A modified form of the invention is shown in FIGS. 7 to 11 in which the major parts are indicated by the same but primed reference numerals. In this instance, the shoulder 18 on the hem 21' is disposed on the inside of the body 12 and accordingly the long and short skirts ill and 36' are respectively disposed inside and outside of the body hem 21. The bead 16' is formed around the interior of the longer skirt 11' and its upper surface 43, which is engaged by the hem edge 18' in the final assembly, is wider horizontally than the thickness of the hem edge '13, is substantially flat in radial cross-section, and converges downwardly and outwardly at an angle of about 45 degrees. With this substantial inclination of the surface 43 relative to the horizontal, the inner skirt 11' will strip properly off from that portion of the die which forms the groove 34, 35' between the skirts Ill and 36 in the molding operation.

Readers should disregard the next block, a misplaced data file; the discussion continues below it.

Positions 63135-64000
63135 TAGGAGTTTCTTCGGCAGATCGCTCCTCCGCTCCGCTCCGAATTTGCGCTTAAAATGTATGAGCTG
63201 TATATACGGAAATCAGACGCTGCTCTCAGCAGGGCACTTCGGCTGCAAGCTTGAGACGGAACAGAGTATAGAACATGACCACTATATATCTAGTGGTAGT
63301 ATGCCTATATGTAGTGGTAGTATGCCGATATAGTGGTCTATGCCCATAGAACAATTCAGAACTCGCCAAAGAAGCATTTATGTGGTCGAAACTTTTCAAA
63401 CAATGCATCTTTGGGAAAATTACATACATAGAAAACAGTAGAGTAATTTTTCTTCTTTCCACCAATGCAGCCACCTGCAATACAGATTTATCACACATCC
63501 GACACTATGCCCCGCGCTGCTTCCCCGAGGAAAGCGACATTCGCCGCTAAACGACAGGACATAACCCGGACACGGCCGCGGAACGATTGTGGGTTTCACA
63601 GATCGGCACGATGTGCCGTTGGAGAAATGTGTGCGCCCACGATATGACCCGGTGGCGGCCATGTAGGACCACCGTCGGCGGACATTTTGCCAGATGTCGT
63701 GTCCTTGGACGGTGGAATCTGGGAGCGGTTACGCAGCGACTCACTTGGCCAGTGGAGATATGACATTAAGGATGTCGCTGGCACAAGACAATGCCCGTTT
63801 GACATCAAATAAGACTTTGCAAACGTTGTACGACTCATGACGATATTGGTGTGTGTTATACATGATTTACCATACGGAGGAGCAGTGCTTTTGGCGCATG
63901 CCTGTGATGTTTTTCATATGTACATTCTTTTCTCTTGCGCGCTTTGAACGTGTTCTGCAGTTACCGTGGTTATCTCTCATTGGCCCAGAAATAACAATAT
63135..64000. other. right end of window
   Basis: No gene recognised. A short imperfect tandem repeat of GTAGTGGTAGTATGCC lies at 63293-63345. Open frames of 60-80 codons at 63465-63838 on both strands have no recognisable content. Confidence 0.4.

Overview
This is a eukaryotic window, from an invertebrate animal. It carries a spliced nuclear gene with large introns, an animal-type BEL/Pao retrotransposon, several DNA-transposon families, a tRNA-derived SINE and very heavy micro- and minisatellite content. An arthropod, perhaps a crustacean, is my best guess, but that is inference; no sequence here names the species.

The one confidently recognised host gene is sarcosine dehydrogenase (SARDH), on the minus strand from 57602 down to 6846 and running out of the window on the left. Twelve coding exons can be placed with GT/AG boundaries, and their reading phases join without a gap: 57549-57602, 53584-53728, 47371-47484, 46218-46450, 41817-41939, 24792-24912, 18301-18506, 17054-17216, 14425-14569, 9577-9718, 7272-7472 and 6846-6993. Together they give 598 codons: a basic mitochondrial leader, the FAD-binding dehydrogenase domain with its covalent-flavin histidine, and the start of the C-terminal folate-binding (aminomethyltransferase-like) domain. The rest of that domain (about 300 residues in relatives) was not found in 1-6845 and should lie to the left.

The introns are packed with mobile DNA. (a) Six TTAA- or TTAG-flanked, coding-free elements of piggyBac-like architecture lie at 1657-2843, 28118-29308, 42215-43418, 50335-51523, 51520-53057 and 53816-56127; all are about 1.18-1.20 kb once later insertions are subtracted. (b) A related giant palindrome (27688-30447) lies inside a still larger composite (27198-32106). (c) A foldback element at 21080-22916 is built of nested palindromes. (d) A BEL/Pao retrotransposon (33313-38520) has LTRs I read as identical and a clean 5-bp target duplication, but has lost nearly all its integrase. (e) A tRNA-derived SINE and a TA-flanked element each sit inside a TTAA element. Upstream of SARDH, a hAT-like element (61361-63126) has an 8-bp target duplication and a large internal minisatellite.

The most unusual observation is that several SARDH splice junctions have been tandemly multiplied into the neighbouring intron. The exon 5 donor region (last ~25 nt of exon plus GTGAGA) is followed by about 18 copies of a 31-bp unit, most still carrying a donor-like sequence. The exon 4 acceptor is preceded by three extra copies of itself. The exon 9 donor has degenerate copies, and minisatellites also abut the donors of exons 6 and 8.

The thickness or of the hem is about .023 of an inch which is about three times the thickness (about .008 of an inch) of the metal 25, 26' forming the hem, these parts being disposed substantially parallel in the present instance. The recess 17' for effecting exposure of the hem edge 18 opens inwardly in this instance and is defined by an offset 49 which begins at a point 42 somewhat above the hem edge and diverges downwardly parallel to the upper surface 43 of the bead 16 and finally merges with the inner side wall 41 of the body 12. The downwardly opening groove which is defined by the skirt surfaces 34, 35' is disposed in vertical alinement with the 4 top surface 43 of the bead. The vertical width of the hem is correlated with the depth of this groove so that in the final assembly, the hem edge 18' engages the inner edge portion of the surface 43 as shown in FIG. 9.